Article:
(First published on the Acutate blog on June 10, 2014.)
If two heads are better than one, how much better are eleven hundred heads?
We believe they’re abundantly better, and that’s why we’re proud to share some highlights from a recent report that’s based on interviews with more than 1,100 Business Intelligence (BI) users worldwide.
(Published on the Actuate blog on May 28, 2014. It’s not every day that you get to write a lede like this for a tech company. I also wrote the infographic it’s based on.)
All hail the humble bucket. Buckets may not be fancy, but they’re useful, flexible and practical. We should all be so lucky.
Buckets also are ubiquitous: The paint on our walls and some of the food on our plates likely spent time in a bucket. Golfers relax at the driving range with a bucket of balls. Bikers, skiers and skaters affectionately call their helmets “brain buckets.” Coders use bucket sort to get numbers in sequence. We contemplate our future by compiling a bucket list.
Enterprise application design is changing. Are your development practices changing with it?
That question was the crux of a recent webinar given by Allen Bonde, Actuate’s vice president of product marketing and innovation. Building on more than two decades of experience as a developer and analyst, Bonde shared 5 Best Practices for Designing Data-Driven Apps that developers and their leaders need to follow in a webinar on May 14, 2014, hosted by SD Times.
(OK, this one’s a month old, but every day is tax day, right? Published on the Actuate blog on April 15, 2014.)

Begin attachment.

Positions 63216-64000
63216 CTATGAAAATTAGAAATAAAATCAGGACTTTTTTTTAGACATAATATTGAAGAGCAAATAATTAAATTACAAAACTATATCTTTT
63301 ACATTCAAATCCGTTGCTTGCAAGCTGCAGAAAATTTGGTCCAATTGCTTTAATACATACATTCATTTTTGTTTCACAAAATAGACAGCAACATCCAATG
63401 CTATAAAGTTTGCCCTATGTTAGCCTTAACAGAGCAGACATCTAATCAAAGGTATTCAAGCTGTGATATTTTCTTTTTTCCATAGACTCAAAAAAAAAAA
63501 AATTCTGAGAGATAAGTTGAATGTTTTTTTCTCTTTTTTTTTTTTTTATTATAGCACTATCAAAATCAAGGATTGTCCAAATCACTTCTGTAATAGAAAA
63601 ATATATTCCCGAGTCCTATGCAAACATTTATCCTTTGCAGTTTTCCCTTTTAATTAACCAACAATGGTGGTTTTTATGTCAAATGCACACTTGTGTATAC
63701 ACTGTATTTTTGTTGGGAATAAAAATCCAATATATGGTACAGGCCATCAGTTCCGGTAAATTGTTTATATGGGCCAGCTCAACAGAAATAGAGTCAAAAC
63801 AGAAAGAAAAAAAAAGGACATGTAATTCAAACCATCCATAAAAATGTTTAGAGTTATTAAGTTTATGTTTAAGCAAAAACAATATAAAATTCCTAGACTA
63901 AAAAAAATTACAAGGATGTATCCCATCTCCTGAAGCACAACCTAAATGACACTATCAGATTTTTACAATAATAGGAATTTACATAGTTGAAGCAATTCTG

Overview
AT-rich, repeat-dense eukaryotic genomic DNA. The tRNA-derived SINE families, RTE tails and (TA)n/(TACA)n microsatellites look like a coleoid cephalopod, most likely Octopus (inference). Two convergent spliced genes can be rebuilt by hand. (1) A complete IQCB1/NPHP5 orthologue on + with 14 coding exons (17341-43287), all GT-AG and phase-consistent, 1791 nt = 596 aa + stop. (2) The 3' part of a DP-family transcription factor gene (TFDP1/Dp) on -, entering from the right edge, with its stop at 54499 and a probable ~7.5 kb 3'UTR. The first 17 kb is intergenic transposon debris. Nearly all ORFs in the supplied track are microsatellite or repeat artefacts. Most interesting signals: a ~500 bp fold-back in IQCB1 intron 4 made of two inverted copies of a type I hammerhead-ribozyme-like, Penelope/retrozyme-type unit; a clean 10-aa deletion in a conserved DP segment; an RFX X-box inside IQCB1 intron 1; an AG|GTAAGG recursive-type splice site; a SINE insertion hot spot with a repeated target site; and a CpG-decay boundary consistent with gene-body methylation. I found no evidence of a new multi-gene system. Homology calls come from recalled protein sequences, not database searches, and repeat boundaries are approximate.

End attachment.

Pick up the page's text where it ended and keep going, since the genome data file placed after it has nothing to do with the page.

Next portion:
It’s April 15, and in the United States that means one thing: Taxes.
Federal income tax returns are due with the Internal Revenue Service, or IRS. The IRS says about 35 million Americans have waited until the final week to submit their tax returns this year, so lots of us have taxes on the brain right now.
Being taxman isn’t a job for the insecure. In 2013, 40 percent of Americans had an unfavorable view of the IRS. But love ‘em or hate ‘em, the IRS is a data geek’s dream source. By law, huge volumes of tax data are public record and available online. It’s yours to play with; after all, you paid for it.
Late in March I stepped off the freelance treadmill and took a job with Actuate, a software company that makes tools for Big Data and personalized analytics. It’s been a great move, with interesting, smart coworkers and enjoyable professional challenges.
But having a real job—my first in nearly 18 years!—has meant even less time for blogging here. Fortunately, I’ve been blogging at least weekly at the new job. I intend to cross-post here as circumstances permit. But if you want to comment, I hope you’ll do so at the Actuate blog.